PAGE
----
This attention to the interaction of voices inspired Gould in his 1967 project entitled the "Solitude Trilogy". The most famous work of this project was called "The Idea of North". Here Gould created a sound collage of overlapping spoken monologues. It is strikingly avant-garde for someone steeped in traditional classical music. Then again, Gould was an eccentric.
There could be a comparison made between this experiment and counterpoint of the Baroque period that was Gould's primary piano gig. Counterpoint refers to melodies that are played simultaneously. In the same fashion Gould called this technique "contrapuntal radio". If you are interested, the entire recording can be found here.
I had an idea inspired by the above scene and Gould's experiment. Could we develop a creativity warm-up routine for 2 or more players modeled on the idea of carrying on a spoken conversation? Or perhaps simultaneous conversations? In a previous post, I demonstrated the idea of gesturing as a way of getting the mind in a creative state. Would the model from the Glenn Gould film work in a similar fashion for small groups of musicians?
Here is the idea:
- Get together with a partner. Any instrument or voice would work.
- You are going to have a conversation with the other person on your instrument.
- Begin improvising a melody. Maybe pick a key or tonal center to work with. You could also play free.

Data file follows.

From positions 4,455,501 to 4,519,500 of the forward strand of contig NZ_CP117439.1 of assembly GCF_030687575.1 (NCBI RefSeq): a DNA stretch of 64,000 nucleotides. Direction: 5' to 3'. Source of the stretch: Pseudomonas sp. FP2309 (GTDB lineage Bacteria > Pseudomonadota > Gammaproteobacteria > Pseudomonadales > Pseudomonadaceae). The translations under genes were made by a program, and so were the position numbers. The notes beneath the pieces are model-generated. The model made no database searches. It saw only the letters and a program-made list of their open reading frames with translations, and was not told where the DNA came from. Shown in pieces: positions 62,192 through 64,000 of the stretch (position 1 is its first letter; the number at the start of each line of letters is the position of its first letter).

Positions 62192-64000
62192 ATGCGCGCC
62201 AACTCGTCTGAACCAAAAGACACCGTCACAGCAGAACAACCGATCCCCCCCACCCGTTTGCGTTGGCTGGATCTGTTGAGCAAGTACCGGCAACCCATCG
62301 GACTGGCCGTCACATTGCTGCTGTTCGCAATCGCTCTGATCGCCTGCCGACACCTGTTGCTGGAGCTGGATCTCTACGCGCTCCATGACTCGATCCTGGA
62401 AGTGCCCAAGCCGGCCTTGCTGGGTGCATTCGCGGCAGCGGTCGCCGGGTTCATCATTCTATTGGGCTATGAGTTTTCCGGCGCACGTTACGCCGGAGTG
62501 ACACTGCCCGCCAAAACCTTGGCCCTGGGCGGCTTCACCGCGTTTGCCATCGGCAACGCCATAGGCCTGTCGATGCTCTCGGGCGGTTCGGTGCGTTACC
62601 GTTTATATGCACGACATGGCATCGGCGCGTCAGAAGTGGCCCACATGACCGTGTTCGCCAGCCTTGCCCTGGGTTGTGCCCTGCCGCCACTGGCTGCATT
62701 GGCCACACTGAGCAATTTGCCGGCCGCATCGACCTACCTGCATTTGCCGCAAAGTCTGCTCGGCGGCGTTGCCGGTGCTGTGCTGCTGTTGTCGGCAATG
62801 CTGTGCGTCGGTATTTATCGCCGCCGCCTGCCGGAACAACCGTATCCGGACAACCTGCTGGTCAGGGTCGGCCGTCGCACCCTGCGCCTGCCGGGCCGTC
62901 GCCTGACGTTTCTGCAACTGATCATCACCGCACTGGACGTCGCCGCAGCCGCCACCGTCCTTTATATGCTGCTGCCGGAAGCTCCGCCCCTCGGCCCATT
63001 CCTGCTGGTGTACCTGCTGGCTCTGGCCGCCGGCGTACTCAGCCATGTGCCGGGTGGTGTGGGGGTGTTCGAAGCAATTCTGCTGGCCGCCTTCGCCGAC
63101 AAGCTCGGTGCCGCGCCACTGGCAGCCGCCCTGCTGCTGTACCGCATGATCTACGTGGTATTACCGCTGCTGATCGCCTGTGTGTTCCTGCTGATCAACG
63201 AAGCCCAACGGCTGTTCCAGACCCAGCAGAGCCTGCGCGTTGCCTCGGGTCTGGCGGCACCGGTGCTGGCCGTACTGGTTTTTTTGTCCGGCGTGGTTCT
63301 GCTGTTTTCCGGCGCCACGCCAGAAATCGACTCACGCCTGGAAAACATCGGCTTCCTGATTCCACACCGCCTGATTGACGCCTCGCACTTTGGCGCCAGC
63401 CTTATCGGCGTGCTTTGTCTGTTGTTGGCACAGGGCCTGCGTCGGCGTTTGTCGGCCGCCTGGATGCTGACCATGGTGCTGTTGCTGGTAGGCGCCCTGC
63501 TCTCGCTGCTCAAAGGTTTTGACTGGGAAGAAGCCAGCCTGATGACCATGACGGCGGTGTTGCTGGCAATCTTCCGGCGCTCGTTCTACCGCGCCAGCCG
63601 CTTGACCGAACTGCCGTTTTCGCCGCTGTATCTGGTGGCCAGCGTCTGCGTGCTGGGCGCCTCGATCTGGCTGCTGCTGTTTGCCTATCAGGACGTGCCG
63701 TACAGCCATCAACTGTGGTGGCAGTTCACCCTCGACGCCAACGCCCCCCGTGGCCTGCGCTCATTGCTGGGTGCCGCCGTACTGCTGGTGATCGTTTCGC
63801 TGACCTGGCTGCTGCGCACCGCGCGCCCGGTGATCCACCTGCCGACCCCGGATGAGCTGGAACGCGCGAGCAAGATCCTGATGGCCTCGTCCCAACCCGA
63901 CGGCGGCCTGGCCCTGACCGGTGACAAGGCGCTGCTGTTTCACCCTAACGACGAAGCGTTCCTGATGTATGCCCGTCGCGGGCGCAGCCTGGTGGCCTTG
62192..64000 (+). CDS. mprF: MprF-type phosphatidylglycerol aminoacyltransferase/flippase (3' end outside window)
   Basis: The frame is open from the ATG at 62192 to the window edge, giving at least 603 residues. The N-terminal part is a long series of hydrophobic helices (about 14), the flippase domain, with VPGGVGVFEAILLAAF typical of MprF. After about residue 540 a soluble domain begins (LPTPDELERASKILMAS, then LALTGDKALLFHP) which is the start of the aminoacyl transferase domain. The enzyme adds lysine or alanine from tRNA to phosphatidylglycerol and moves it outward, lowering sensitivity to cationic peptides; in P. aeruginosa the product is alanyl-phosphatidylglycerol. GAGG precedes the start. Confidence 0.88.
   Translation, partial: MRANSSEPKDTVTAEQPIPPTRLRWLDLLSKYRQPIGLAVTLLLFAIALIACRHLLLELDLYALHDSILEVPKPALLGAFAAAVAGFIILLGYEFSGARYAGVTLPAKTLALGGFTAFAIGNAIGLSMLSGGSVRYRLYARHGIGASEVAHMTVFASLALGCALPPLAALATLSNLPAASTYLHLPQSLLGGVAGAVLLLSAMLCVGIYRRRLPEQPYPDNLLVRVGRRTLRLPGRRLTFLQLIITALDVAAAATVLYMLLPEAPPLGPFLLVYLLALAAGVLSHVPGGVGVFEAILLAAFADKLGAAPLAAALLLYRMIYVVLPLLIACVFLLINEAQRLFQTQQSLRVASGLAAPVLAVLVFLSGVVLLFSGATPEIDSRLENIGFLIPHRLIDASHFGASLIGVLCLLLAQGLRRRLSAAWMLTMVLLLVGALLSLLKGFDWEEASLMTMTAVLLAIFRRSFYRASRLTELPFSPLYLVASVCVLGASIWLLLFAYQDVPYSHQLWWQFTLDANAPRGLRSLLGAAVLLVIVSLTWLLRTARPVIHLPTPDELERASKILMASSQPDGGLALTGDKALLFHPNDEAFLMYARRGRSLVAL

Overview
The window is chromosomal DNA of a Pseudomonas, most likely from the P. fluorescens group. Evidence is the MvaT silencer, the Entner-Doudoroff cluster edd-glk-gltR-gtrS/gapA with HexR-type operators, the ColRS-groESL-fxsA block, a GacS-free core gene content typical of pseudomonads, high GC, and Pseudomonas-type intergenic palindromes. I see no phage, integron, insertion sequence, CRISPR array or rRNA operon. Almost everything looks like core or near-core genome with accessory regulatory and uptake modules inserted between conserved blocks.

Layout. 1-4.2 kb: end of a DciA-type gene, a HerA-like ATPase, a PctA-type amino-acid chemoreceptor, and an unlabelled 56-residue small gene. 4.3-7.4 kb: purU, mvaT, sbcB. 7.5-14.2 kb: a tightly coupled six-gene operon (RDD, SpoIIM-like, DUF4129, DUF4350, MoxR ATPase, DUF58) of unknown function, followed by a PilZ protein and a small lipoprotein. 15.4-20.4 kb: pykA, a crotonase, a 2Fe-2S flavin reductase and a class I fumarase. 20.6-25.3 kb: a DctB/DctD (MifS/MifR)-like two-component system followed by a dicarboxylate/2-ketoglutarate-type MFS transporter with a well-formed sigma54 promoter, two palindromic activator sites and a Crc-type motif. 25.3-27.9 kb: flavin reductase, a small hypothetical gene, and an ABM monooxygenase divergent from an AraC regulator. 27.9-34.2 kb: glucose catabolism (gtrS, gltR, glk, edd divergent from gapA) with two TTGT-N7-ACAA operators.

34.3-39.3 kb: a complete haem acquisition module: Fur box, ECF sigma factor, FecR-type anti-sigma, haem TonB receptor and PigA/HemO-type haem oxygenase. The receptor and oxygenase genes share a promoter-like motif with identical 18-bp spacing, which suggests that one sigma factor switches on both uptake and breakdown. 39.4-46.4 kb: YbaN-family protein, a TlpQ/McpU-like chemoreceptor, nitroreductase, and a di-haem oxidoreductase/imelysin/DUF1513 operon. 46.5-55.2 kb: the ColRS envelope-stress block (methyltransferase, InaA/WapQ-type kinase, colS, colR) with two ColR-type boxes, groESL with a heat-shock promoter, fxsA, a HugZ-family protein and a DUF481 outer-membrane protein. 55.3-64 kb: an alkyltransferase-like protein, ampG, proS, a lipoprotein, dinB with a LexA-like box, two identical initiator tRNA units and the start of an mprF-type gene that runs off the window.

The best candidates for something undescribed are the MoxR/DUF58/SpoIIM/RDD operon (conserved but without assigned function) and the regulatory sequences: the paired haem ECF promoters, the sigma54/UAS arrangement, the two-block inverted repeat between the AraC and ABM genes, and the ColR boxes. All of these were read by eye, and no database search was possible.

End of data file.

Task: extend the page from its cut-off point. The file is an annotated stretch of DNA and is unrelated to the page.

- The partner should at some point respond to your statement.
- The length of each statement is up to each of you. If you are really engaged in what they are playing, lay back and listen. If you have the urge to interrupt and speak your mind do it. Have nothing else to say? Stop.
- At the beginning you may wish to set up parameters. (e.g. swap short phrases, demand silence in between phrases, use long discourse, overlap phrases, "talk at the same time" (counterpoint).
- Eventually, the goal would be to remove the strict parameters and let the conversation unfold naturally.
Often in conversations, one person is the leader. They bring a topic to mind and can often direct (if not dominate) the conversation. In a similar fashion, you may find that one of you is "following" the other person. This is okay and entirely natural. If recognize this happening, then you may want to make a conscious effort the switch roles. Have the other person "lead" the discussion.
Really, there are no hard and fast rules with this exercise. You can add to it and develop it in any fashion you wish. Other ideas include:
- limiting the conversation to just rhythmic ideas (use a single percussion instrument or clap)
- include 3, 4 (or more!) people in on the conversation
- have two different conversations (two pairs of musicians) going on at once
- converse with people who are at different levels of musical maturity
- instead of improvising, notate and compose a "conversation-like" piece
- set up scenarios for the conversation (using space in between, simultaneous conversations, different keys/tonal centers, through a tune or chord progression)
- You can even "comp" while the other person is "talking". In other words, play a simpler supportive part while the speaker takes the lead. I think of this as akin to nodding your head and saying "uh-huh" or "yeah" during a casual conversation.